Politics of masks, critical race theory fueling heated school board elections

School board races are usually quiet contests centered around local issues like budgets. But this year, many of these boards are engulfed in nationalized, cultural hot-button fights over issues like mask mandates and teaching critical race theory. Anger at school boards has resulted in heated meetings and threats of violence — and federal intervention. Judy Woodruff reports.

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  • Judy Woodruff:

    School board races are normally quiet contests centered around local issues like budgets. But, this year, many of these boards are engulfed in nationalized, cultural hot-button fights, among the issues mask mandates and Critical Race Theory, an academic framework around America's legacy of racism and segregation.

    But that term has become a catch-all for lessons on diversity, equity and inclusion in the classroom. Anger at school boards has resulted in heated meetings and threats of violence.

    Today, Attorney General Merrick Garland faced a barrage of criticism from Republican senators for his department's involvement in protecting school officials.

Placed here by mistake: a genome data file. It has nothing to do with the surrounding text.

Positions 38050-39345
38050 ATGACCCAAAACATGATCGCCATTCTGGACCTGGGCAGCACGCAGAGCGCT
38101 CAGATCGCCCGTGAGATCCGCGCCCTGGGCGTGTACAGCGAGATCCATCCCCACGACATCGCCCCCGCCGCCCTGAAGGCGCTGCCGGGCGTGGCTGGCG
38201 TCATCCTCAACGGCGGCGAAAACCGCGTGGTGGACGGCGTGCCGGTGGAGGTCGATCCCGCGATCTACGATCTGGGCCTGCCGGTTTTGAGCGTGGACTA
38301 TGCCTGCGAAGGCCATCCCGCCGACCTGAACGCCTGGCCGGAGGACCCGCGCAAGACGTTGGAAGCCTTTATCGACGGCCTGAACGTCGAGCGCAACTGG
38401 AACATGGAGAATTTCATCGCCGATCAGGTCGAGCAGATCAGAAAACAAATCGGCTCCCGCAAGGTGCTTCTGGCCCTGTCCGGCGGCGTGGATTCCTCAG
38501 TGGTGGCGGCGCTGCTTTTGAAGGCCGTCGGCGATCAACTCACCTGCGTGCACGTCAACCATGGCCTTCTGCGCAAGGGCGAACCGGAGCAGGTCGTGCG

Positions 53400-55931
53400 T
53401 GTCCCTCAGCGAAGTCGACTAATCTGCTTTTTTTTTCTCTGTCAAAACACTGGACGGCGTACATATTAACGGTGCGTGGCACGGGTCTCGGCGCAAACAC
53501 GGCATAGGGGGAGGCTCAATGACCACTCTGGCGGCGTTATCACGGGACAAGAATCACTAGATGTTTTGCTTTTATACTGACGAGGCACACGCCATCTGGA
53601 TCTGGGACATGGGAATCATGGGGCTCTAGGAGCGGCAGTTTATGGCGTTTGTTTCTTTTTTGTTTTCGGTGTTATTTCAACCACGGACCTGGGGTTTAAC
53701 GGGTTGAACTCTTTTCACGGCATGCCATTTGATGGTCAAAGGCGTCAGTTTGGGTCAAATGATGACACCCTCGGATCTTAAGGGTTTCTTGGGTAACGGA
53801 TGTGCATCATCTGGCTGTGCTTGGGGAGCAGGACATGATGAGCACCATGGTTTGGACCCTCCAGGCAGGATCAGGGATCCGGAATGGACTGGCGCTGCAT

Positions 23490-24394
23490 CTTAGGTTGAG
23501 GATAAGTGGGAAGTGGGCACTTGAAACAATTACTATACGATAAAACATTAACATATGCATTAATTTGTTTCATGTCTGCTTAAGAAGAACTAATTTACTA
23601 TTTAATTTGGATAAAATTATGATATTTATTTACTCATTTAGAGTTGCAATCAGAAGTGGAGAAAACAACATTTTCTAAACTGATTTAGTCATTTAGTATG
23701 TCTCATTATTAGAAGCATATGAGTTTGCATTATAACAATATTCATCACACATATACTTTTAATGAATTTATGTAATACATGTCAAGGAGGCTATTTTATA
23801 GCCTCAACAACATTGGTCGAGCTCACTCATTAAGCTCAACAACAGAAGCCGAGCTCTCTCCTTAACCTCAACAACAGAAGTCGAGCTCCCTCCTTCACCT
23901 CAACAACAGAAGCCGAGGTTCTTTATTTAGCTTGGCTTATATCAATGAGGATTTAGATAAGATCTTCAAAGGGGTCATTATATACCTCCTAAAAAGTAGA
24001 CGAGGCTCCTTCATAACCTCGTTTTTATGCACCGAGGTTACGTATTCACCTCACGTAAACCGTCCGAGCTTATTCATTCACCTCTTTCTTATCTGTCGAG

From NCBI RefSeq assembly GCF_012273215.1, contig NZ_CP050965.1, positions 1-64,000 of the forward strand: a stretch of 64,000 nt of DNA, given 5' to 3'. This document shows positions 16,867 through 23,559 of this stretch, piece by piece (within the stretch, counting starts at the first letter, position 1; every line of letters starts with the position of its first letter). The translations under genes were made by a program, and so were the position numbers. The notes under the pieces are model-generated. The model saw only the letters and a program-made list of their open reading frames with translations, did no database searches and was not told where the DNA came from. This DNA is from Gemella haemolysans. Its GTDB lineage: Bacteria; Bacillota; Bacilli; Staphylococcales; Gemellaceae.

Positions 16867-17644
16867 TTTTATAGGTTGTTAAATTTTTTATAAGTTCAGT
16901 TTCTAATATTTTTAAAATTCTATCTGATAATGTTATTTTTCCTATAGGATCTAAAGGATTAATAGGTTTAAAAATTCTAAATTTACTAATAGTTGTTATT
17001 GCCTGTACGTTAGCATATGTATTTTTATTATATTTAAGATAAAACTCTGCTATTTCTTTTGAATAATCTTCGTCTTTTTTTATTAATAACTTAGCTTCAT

Garland said the moment called for federal monitoring.

  • Merrick Garland, U.S. Attorney General :

    I think all of us have seen these reports of violence and threats of violence. That is what the Justice Department is concerned about. It's not only in the context of violence and threats of violence.

  • Judy Woodruff:

    For a look at how this is playing out across the country, I'm joined by Grant Gerlock of Iowa Public Radio. He joins us from Des Moines. Jenny Brundin of Colorado Public Radio, she's based in Denver. And, in Columbus, Ohio, Jo Ingles of Ohio Public Radio and Television.

    It's so good to see the three of you. Thank you for joining us.

    Jo Ingles, I want to start with you.

    What does school board races in Ohio look like this year compared to previous years?

    Jo Ingles, Ohio Public Radio and Television: Well, they're intense.

    The Ohio School Boards Association says we have more than 2, 600 candidates for school board this year. Now, compare that with four years ago, Judy, it's a 50 percent increase. And the races are hotly contested in most areas.

  • Judy Woodruff:

    And skipping over to Colorado and to Jenny Brundin — and I want to say, before we hear from you, I want to play some of the commentary at — this was an October school board candidate forum in Colorado Springs. This is just an excerpt.